Monday, August 08, 2005

Broken Flowers-Remembering of a Long Lost Friend


It is 3 am in New York right now, and I am typing. I can not sleep and I am thinking of the beaches and summer time like it is right now. I have not been on the beach this weekend, or last.

Hamptons, Jersey shore, beaches in Rhode Island and Southern California. Then I thought of my friend, the long lost friend, a quite girl who wrote poems which were as sharp as knife or as tranquil as water in a pond, a girl who recited Waste Land.

She died the first year she came to the US, actually the first month. She was drowned in the sea of Southern California. A small and quiet body disappered under the white wave, under the forever sunshine.

Although she was not beautiful, she was beautiful.

I remember we went to a hair salon together and she had her hair cut one side longer than the other side. She had very dark hair.

She was shy but never shy away. She was quietly determined and brave. Her statement of herself was written with quite demeanor yet powerful poetry, out of the inner passion of fire.

But when you sit in front of her, you felt only tranquility and certainty of uncertain things.

She smiled quitely at me when I was weak and unsure of things and that smile said: You are going to be OK.

She sometimes lighted a cigarette. I liked the way she held it, not pretentiously or seductively as most girl who smoke will do. She held it like a pen, like she will write with it. And she held it like a man would hold it too.

Welled up inside her were feelings of extrem beauty and loneliness, I imagaine. Yet she smiled at me and said: things are always going to be OK.

I know she must have the heart to love but I don't know she has ever been loved by a man in her short life.

When I left Beijing to the US, I left her my skate blade. I doubt she ever used it. Because she left Beijing to go to Southern California soon after, a place with no winter and no ice, I assume, to skate on. Meanwhile I went to Update State New York to face the endless winter of Rochester.

We never see each other again since we parted in Beijing. I did not even talk to her after she came to the US, she died too soon. She died too young. She died 11 years ago. She stays young at the age of 24 until now.

I asked my friends to try to find out exactly what happened. I still don't know. I will try to find out myself next time I am going to California.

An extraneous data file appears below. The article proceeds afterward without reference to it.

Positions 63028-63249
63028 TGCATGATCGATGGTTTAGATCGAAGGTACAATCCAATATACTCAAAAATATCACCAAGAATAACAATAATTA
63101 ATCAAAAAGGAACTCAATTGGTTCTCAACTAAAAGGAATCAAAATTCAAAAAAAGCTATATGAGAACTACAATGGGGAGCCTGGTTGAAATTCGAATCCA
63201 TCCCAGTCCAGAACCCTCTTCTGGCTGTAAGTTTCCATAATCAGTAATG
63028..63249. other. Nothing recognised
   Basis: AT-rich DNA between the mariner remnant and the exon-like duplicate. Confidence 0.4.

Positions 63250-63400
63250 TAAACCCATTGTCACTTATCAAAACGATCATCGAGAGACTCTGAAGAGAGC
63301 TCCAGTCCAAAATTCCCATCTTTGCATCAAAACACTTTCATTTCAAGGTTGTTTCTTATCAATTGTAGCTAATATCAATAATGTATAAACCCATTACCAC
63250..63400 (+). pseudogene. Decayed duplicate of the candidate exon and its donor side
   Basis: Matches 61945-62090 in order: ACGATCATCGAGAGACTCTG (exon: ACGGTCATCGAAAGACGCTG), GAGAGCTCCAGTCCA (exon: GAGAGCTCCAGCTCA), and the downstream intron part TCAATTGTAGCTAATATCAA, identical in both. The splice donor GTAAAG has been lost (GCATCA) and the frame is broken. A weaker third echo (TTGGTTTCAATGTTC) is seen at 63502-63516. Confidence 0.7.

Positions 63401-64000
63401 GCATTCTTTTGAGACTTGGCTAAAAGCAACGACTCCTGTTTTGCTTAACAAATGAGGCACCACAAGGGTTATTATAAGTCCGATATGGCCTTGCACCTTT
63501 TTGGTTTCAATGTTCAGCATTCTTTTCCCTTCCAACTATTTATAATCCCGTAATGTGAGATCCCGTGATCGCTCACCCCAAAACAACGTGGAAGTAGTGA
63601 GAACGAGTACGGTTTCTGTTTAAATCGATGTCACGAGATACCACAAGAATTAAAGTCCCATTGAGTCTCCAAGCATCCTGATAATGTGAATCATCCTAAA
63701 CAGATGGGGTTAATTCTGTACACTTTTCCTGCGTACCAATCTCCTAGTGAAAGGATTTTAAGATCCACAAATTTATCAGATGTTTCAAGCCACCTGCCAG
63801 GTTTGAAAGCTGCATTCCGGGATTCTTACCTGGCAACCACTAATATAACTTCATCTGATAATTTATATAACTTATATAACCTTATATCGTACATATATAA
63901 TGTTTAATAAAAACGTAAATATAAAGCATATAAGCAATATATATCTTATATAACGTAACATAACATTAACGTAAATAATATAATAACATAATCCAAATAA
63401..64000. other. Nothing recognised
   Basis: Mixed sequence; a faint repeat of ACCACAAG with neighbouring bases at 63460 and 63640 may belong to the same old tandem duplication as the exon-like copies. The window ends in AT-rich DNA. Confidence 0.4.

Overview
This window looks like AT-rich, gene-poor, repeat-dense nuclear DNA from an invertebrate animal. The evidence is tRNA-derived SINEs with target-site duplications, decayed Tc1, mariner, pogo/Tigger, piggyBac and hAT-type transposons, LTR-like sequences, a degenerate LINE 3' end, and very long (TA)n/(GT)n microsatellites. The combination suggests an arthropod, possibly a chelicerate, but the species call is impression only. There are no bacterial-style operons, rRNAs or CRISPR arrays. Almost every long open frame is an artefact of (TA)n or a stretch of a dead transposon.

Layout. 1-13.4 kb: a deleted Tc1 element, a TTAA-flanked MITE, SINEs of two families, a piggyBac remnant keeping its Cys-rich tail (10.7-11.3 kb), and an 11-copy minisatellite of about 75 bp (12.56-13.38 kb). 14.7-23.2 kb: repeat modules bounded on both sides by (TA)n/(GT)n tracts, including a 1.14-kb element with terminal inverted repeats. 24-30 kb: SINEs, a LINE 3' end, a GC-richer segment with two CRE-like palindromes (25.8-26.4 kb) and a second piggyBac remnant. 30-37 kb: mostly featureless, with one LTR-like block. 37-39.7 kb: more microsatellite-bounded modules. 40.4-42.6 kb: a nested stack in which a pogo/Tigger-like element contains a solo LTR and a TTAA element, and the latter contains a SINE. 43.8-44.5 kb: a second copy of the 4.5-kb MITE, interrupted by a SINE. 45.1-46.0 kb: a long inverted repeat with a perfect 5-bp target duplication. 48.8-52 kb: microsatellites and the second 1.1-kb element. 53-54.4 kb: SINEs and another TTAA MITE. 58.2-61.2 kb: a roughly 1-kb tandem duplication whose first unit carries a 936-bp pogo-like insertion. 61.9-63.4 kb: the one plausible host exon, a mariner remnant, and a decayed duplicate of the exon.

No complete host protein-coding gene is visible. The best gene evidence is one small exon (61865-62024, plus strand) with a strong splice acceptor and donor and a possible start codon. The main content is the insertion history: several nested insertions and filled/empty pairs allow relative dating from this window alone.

I also wanted to send her parents money soon after I heard what happend, but I never got the contact. I never did send money to her quiet parents in a small town in North East China.
Although I always wanted to.

Tonight I thought of her and her smile. It has been a while. I miss her and I always wonder. What if she has been alive and has finished her Communciations Degree? She would have written so much more poems. Would she be happy? What would she say to me now? She would surely be loved by a man with heart and soul and who would that be?

Only questions but no answers.

I could have visited her. I could have sat infront of her and asked her: What make you write and what make you happy?

She would smile her usual smile, I think I can tell a certain sadness in that smile now, a sadness to know that life is not perfect. But knowing that imperfection yet keeps on smiling.

Life is not perfect for her and for all of us who have known her and loved her. But life is so worth living for, I know that is what she would have told me.

1 comment:

baomin said...

When I heard her death more than 10 years ago, I was shocked as anyone could be. Life is a mystery as death is.

I had never quite known her during a few encounters when she was studying in the graduate program. But I could tell that she was different. Just as you said, she was quiet and reserved, but she did exuberate fire. Her remarks about loser holding a different kind of value and beauty was audacious and refreshing to say the least. She would have become an amazing poet if she could live long enough. But she'd got peace and tranquility for ever.